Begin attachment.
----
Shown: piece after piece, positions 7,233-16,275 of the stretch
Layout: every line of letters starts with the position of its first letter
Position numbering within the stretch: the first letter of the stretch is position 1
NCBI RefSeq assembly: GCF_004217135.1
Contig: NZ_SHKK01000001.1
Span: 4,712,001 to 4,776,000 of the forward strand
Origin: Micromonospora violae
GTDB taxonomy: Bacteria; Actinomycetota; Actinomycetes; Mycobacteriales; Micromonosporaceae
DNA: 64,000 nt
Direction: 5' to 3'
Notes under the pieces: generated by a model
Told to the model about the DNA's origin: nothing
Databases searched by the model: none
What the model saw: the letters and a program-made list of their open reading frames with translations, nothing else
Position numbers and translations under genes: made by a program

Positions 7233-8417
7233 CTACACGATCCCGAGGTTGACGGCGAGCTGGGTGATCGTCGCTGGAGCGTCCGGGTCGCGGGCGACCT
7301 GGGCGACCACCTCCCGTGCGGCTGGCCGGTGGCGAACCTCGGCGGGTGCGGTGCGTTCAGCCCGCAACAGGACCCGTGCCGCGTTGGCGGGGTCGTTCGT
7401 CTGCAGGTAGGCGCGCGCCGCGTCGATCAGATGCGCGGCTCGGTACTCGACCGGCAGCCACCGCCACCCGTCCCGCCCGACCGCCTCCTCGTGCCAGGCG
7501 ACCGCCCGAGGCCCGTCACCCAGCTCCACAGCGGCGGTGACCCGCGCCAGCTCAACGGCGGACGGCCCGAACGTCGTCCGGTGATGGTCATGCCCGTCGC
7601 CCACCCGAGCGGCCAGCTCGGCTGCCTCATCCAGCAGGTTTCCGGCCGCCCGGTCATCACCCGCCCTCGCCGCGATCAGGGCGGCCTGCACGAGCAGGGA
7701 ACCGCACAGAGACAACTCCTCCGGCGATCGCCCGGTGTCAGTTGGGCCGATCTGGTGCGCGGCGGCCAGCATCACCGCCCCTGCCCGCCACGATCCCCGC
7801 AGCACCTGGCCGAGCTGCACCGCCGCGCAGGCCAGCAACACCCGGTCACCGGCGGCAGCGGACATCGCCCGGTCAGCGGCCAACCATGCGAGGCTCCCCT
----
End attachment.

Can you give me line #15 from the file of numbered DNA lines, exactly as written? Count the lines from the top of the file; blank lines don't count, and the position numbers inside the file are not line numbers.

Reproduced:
Position numbers and translations under genes: made by a program